The disagreement between bankers, finance ministers, and the Basel Committee which regulates banks, continues.
Basel III is the post-financial crisis regulatory framework which forces banks to hold much higher levels of capital, to ensure that they can maintain liquidity in the event of another crisis. Disgruntled bankers insist that the Committee’s latest proposals amount to “Basel IV”. The Committee denies this and describes what it is doing as simply a “recalibration” of Basel III.
Whether this process qualifies as a recalibration or not, there is considerable resistance to the proposals, led by France and the US. The banks complain that they are not making money as things stand, and will make less if their activities are further circumscribed. This will lead to lower lending to businesses, a development that national governments don’t wish to see. The French vehemently oppose any requirement for banks to hold still more capital and have said that any raising of capital levels will disadvantage European banks in the face of competition from the US.
Meanwhile, the Americans have launched a review of a Basel review. The Committee wants to conduct a fundamental review of the trading book rules for banks. These are the rules that govern banks’ activities in the financial markets and the amount of capital they need to hold given their current positions in those markets. The banks currently use in-house models to work out how risky their trading is. The proposal is that the Committee should have more say in how this risk is calculated.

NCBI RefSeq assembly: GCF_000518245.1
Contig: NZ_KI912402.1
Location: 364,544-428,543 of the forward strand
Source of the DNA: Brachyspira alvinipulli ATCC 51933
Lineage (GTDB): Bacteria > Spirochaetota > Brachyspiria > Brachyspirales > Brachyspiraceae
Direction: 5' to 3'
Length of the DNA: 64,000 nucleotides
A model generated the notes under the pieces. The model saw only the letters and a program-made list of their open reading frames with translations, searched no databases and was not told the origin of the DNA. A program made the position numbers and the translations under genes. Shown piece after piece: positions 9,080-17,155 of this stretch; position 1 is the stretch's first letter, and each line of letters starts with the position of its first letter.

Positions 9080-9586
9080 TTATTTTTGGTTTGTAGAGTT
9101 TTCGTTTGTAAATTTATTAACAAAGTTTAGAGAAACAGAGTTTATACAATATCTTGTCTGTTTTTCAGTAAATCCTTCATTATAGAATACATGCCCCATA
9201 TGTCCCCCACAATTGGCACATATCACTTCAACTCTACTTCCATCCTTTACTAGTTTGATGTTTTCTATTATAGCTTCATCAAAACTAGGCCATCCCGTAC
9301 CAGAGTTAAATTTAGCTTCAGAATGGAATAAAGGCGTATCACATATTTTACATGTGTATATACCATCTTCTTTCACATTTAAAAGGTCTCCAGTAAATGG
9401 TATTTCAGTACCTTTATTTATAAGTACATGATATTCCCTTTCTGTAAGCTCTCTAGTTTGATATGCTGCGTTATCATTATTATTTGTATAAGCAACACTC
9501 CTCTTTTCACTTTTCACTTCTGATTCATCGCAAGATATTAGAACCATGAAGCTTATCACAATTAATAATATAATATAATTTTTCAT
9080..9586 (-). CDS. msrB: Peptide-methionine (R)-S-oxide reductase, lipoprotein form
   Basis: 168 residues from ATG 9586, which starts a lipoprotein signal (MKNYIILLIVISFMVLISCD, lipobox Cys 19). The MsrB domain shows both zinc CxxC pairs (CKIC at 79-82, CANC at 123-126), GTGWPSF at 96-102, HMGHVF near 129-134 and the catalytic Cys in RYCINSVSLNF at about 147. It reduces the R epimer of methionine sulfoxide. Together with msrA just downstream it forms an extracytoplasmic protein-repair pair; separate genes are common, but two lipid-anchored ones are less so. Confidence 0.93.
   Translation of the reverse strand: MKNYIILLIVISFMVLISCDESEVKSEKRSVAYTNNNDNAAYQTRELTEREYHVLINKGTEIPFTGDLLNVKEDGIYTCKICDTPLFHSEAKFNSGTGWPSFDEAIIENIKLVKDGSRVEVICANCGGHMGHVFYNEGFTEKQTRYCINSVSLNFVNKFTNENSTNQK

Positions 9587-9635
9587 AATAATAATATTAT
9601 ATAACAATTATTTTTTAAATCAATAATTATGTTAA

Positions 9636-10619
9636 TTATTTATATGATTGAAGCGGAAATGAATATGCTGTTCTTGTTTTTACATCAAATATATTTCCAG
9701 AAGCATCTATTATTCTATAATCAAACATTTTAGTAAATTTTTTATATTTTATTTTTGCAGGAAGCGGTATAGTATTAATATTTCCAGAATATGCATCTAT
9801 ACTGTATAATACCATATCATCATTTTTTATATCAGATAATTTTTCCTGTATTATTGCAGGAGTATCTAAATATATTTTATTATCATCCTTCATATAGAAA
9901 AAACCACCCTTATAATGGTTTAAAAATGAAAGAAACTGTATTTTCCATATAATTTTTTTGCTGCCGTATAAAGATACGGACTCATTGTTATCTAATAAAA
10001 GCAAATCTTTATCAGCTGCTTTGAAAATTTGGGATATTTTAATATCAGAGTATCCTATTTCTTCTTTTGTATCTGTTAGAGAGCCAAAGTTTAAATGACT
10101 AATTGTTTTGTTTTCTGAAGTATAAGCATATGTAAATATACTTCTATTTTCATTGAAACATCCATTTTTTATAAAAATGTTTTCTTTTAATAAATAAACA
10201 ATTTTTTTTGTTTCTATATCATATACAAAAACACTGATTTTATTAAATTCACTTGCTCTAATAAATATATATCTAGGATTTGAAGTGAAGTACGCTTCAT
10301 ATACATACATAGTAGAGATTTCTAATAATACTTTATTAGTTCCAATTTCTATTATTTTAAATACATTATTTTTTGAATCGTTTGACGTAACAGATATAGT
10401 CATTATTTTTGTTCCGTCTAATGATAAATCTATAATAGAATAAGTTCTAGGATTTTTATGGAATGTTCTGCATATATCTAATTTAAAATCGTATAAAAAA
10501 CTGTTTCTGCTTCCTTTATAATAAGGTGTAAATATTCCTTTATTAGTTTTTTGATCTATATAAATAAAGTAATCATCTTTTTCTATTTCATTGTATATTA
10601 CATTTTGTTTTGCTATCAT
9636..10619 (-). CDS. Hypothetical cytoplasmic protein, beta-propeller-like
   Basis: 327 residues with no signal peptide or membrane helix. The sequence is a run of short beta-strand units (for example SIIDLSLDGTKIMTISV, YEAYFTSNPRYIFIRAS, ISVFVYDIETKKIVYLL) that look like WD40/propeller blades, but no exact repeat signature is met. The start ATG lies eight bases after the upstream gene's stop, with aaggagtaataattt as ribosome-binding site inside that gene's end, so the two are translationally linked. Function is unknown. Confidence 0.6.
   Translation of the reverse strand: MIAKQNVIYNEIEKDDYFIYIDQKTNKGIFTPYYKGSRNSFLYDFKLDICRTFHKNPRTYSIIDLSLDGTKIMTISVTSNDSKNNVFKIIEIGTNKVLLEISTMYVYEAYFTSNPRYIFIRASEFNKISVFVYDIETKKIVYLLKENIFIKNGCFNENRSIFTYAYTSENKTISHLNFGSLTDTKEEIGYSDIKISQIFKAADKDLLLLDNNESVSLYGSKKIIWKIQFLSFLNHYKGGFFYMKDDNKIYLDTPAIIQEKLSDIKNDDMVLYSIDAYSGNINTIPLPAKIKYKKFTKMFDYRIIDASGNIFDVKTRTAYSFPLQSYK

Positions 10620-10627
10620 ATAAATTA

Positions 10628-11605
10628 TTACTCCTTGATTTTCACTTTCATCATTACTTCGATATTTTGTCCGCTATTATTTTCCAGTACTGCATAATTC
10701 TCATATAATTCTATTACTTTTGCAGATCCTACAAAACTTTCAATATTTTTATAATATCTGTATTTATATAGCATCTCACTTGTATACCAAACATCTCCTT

The US wants the Committee to delay their review as they consider it needs “recalibration” – although the ironic echo of the Committee’s words was probably unintended. The US has announced that they now intend to hold their own review of the matter.
Finanzchefs stellen sich einer neuen Realität, wenn sie ihre Arbeitsweise ändern und ihre...